Launch

Once testing and training is complete, the system is ready. Being turnkey, this means you can start it as soon as you want. Any materials left over from the project (crating, waste, old equipment) are removed from your facility and disposed of accordingly.

At this point, the project is considered complete.

Ongoing Service and Support

Depending on the capabilities of your integrator, many offer support services for your system once it’s been installed.

This may come in the form of:

  • Preventative maintenance agreements
  • Spare parts ordering
  • Emergency repair service
  • VPN troubleshooting hotline

Even once the project is finished, most integrators will maintain communication with you to make sure your system is always running smoothly. Century provides all of the above support services for conveyors, but keep in mind that other integrators that have a maintenance department might only support specific systems.

Congratulations! You are now the proud owner of an efficient and powerful automation system. The process may seem complex when seeing it step-by-step, but any integrator worth its salt can expertly coordinate and manage your warehouse project efficiently. Looking for exactly that? We’ve been integrating automation for over 40 years and are experts at taking your facility to the next level. Check out our case studies to get an idea of our experience.

How to win production and manufacturing facility optimization with EOL automation

Achieve process optimization with end of line automation

If you’re reading this, you’re most likely researching solutions to optimize your production plant for continuous improvement efforts. As the name implies, continuous improvement is continuous-it’s an ongoing effort to make your manufacturing facility a production powerhouse.

But consider this. Once the product is made, improvements simply don’t stop. End-of-line post-production optimizations can make or break the overall efficiency of a plant. A product can be manufactured perfectly, but if it’s not getting to your customers effectively, then your optimizations are a moot point. Flexible automation in the form of post-production systems like conveyors, warehouse robots, pick modules, palletizing arms, and more can revolutionize your end-of-line operations and benefit the entirety of your manufacturing lines.

If downstream processes haven’t been something you’ve looked at optimizing, or are currently searching for solutions, then keep reading. As a top post-production automation integrator for over 40 years; Century Conveyor Systems has extensive experience in implementing post-production systems for manufacturers who want the best out of their facility. Here’s a case study for a system we engineered for F. Schumacher Co.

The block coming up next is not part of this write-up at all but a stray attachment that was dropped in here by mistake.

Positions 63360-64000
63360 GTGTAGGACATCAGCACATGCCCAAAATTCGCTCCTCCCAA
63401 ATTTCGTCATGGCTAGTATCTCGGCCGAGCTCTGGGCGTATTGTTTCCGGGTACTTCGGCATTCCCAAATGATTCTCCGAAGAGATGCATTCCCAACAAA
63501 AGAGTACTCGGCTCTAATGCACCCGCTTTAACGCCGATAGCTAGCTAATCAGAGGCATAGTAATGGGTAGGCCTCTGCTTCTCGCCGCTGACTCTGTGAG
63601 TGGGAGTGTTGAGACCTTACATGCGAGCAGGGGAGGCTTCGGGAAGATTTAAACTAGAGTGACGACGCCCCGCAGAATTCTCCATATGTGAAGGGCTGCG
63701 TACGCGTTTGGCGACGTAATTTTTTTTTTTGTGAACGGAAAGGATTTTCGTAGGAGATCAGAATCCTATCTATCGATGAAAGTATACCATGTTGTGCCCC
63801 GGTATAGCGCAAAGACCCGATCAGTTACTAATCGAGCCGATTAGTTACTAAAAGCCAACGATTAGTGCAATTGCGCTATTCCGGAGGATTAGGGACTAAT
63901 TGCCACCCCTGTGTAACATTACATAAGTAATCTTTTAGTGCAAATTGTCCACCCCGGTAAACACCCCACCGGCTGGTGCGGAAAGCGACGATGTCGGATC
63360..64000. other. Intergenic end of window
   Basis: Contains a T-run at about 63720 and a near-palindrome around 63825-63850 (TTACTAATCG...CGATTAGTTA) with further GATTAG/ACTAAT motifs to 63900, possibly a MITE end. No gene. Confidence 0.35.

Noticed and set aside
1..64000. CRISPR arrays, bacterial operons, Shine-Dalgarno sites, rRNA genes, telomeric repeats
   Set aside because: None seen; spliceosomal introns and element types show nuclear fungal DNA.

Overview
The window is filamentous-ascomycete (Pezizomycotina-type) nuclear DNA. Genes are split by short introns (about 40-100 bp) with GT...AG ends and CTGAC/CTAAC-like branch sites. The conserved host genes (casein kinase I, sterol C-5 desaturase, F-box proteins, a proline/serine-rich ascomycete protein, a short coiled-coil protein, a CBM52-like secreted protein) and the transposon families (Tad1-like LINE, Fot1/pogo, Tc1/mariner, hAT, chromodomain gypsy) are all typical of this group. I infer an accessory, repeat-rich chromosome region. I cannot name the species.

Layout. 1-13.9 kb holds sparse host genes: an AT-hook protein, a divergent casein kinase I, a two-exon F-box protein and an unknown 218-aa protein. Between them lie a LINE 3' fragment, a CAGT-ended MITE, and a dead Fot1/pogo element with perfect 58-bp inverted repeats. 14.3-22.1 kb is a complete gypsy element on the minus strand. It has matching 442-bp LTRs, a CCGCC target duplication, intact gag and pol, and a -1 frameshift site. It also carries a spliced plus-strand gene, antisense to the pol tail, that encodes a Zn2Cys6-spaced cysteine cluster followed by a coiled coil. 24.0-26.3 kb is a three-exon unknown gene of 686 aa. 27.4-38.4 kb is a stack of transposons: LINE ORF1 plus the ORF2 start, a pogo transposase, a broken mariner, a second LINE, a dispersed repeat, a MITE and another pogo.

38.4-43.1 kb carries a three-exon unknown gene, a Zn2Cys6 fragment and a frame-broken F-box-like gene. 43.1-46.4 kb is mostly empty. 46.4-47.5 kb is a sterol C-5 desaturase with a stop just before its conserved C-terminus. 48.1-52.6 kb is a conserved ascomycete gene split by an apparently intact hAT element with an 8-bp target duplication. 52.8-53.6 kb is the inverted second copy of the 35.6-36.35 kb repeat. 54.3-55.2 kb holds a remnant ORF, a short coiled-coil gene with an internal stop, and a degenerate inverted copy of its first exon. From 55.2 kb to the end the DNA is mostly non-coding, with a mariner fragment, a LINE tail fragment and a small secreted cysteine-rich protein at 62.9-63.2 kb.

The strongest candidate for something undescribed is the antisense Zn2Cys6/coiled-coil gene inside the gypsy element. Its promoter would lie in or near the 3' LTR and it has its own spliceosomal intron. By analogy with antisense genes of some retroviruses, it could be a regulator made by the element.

Define Production vs Post-Production

Analyze and understand the transition your process line takes from production to post-production. Once the product is finished, where does it go? Is it packaged and palletized, then stored? Or, are individual items stored in a picking module for later fulfillment?

Regardless of your current operations, output in this transitory section should be engineered consistently. Overproduction is a very real source of waste (a tenet of lean manufacturing), and exceeding capacity when demand ebbs and flows, or when distribution systems can’t match production signifies an area of plant optimization.

If you notice this discrepancy, understand that post-production automation can be fine-tuned to keep items moving steadily. Modern conveyor systems can be engineered on the fly to output at certain speeds. Doing so can keep items moving to an automatic palletizer (and stretch wrap) for storage, or continue to EOL operations- instead of a static staging area that has to be manually transported and stored.

Product Handling Optimization

Depending on what your plant produces, the speed benefits of a conveyor or palletizing robot may seem unnecessary if it’s not a high-demand product, or if it’s a non-conveyable (oversized) item.

The secondary benefit of automation is the elimination of manual operations. While the output rate might not be feasible for your manufacturing plant, the cost-savings, stability, and flexibility may provide an effective optimization point.

Installing an automated system can be a significant upfront cost, but the long-term savings from removing the prior material handling processes (like forklifts, associated labor, and manual operations), can certainly result in a positive return on investment.

Material handling integrators or your internal team of plant managers and engineers can take advantage of the dynamic nature of automation systems. Don’t have the warehouse space or budget to install a conveyor system? Consider deploying an AGV or AMR to automatically transport pallets, cartons, or large items to where it needs to be. These automated warehouse robots are typically battery-operated, come in various sizes, and use sensors to navigate.

Regardless of the automation solution used, product handling optimization can be achieved via a multitude of specialized systems.

Output (Current and Planned)

Consider what products your plant currently manufactures. What are the fluctuations in demand? Is one specific product line experiencing an increase in sales? It’s important to understand the changes in product output according to your customer base.